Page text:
Plan9 continues

So Plan9 is becoming a very large time sink! After playing with a VM/QEMU I decided to buy a cheap minipc and install on some real hardware (Lenovo ThinkCentre with 16GB Ram and an i5 – £70 from eBay).

Installing the 9front fork of Plan9 is really easy. I did decide to complicate matters and use two drives so I had to manually partition them as the install script is quite simplistic (but really does make life easier!). Plan9 is a distributed OS. It needs a CPU server a file server, and auth(entication) server and then clients. Due to it’s quite ancient heritage the file system (CWFS) uses a cache and a WORM (write once read many) partition. Which in times gone by could have been an optical drive jukebox. As the name suggests this partition is read from, but writes are instead done to the fscache drive.

Other partitions are:

  • 9fat (DOS partition where the boot parameters are stored in a file called plan9.ini)
  • other
  • nvram (used to simulate a real NVRAM storage where authentication stuff is stored).

Drive/partition naming is very similar to linux


So for some inane reason I put the WORM partition on one largish SATA spinning drive and the rest on a different drive. Of course I made life harder for myself. plan9 prides itself on a simple filesystem. It does not really have command completion as the philosophy is that files should not be squirrelled away in hard to remember locations (you do have simple filename completion with CTRL – f). Not sure I quite agree with that, but what it does is automatically find portions and mount then (no stab needed here). But of course since my main partitions are on a separate drive which I went and attached to the second SATA port, then it cannot find them so I do have to specify them in plan9.ini

9fs 9fat
cd /n/9fat
acme /n/9fat/plan9.ini

(More on acme later. A quick to learn but wacky text editor).

Of course I found this out the hard way with an unbootable system in configuring the system to allow remote connections (see next section). But a quick reboot from the install USB stick. I mounted the 9fat partition. Unfortunately without a graphical environment none of the text editors worked. But sed does. A quick reboot later and all was well. But now I do create backups when I edit plan9.ini!

Now how do I connect to this headless plan9 server. With Drawterm of course! Drawterm is an emulated plan9 client. Calling it emulated is not really accurate as it runs natively on whatever OS you install on (for me that was Linux) and it brings the 9p protocol to connect.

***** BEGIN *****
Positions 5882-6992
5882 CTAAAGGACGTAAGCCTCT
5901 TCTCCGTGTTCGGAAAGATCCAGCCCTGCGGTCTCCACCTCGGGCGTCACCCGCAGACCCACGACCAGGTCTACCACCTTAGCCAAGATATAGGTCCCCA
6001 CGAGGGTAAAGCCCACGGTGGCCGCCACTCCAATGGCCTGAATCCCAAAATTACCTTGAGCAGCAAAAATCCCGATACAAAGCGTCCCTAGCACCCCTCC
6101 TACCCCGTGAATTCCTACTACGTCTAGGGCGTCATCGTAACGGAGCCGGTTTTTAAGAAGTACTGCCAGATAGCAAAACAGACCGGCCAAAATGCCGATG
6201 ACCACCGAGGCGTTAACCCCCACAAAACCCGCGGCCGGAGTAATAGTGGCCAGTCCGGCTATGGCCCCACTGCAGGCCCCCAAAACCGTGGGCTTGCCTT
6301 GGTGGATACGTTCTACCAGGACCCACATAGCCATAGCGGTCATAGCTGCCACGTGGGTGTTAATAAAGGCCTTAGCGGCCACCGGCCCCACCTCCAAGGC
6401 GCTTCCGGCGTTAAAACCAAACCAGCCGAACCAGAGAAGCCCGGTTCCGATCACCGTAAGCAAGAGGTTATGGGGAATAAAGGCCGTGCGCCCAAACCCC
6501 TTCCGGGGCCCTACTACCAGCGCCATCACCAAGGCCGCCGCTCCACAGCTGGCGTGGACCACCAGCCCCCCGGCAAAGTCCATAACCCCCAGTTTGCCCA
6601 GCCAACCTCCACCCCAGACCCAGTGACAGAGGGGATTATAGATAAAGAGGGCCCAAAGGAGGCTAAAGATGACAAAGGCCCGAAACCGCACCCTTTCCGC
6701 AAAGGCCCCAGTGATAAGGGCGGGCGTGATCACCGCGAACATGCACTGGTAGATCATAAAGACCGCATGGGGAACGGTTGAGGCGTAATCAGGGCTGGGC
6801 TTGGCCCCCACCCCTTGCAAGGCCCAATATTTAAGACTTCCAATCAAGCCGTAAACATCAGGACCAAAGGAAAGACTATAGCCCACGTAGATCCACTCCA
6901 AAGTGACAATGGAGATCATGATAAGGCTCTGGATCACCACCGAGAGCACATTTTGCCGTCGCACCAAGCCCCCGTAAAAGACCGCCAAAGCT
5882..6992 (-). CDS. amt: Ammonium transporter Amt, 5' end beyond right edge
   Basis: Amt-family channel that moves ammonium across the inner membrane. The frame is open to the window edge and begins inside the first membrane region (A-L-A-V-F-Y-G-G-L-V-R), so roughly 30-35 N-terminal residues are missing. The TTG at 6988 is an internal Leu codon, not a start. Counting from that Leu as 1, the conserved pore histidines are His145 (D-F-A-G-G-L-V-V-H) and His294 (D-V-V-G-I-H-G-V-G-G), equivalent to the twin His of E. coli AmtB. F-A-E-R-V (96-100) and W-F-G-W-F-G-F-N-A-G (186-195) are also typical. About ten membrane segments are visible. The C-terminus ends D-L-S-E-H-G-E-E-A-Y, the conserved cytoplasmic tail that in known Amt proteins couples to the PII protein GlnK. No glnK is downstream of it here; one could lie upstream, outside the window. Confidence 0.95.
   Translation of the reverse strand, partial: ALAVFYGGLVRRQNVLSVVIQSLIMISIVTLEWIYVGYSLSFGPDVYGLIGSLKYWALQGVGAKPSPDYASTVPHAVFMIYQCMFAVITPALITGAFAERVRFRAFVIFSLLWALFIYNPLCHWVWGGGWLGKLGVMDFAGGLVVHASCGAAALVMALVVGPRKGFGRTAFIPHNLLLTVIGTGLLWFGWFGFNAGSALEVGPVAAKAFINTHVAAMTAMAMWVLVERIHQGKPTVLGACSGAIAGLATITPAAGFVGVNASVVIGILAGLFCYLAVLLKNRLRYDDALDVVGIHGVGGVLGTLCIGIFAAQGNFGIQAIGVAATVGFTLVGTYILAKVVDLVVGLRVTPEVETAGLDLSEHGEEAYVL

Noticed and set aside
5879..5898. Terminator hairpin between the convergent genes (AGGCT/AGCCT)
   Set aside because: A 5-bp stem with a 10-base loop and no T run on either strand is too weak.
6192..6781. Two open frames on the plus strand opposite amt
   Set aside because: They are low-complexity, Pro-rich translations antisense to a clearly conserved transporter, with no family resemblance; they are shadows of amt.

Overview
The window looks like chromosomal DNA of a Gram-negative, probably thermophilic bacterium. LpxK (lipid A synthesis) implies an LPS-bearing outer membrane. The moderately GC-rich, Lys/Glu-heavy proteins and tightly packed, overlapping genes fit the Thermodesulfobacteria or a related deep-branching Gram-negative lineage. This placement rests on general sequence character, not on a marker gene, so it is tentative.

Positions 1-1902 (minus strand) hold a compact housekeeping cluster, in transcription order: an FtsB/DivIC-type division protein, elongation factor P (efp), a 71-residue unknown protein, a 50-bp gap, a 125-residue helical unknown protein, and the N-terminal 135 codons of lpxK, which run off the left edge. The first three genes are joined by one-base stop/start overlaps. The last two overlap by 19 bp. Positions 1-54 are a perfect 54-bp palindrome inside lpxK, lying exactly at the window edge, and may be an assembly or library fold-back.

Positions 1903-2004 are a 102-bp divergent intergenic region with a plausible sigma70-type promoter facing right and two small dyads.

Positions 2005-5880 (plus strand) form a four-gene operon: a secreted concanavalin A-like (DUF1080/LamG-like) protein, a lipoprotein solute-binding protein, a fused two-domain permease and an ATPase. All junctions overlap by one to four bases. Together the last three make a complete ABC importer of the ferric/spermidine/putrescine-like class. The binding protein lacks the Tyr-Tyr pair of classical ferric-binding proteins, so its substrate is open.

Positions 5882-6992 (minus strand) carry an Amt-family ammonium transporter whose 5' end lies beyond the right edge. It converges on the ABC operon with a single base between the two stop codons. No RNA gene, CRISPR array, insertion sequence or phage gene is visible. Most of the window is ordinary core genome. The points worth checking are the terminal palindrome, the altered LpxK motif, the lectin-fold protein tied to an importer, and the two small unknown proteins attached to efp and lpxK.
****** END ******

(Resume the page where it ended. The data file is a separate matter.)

But to do this you need to configure the authentication server and allow remote connections

Anyway with the networked OS model I got Drawterm working on Linux and the CPU, file and auth servers are all running on the ThinkCentre.

So after quite a few hours I find myself with this!

Drawterm on the right, Plan9 under QEMU on the left

Plan9 running under QEMU, with Drawterm on the right connected to a real Plan9 server.

Spot the difference?

No, me neither!

Taking procrastination further – Installing Plan9 under QEMU

So instead of doing something useful and needed (like gardening!) during a few hours off last week I decided that what I really needed to do was install plan9!

A few months back I got various Windows NT VMs and OS/2 VMs running. Then Haiku (a port of BeOs) the other week and now this….!

I started with the last “official” build of Plan 9. This was difficult and I had to abandon it as I just could not get it sufficiently configured to launch Rio (the window manager). However, further googling shows that there is a port of plan9 called 9front. This is under continual development and the build I installed was just a few months old. Under QEMU (using libvirtd) it was a pretty hassle free install.

Once installed I found that there is also a recent port of NetSurf, as the two existing browsers are a few decades behind. Downloading the sources from Git, compiling and installing was quite straightforward. The only hurdle was that text does not auto scroll in terminals. Not a significant hurdle you may think. But I guess due to “everything is a file” when the text reaches the end of the terminal then the process stops working. Here as soon as the build script got to the bottom of the terminal it just stopped compiling. Luckily there is an auto scroll option.

  • Middle click and choose SCROLL/NOSCROLL
  • Incidentally you really need a three button mouse. For example to open a new terminal:

  • Choose NEW
  • The cursor changes to a cross. With the RIGHT MOUSE BUTTON draw where you need the new terminal to be.
  • Screenshot from 2023 09 08 14 18 18

    Screenshot from 2023 09 11 12 31 52

    I have no idea what I will do with it. But that goes for more or less all the VMs I have. Install, fire up a few times, then never again.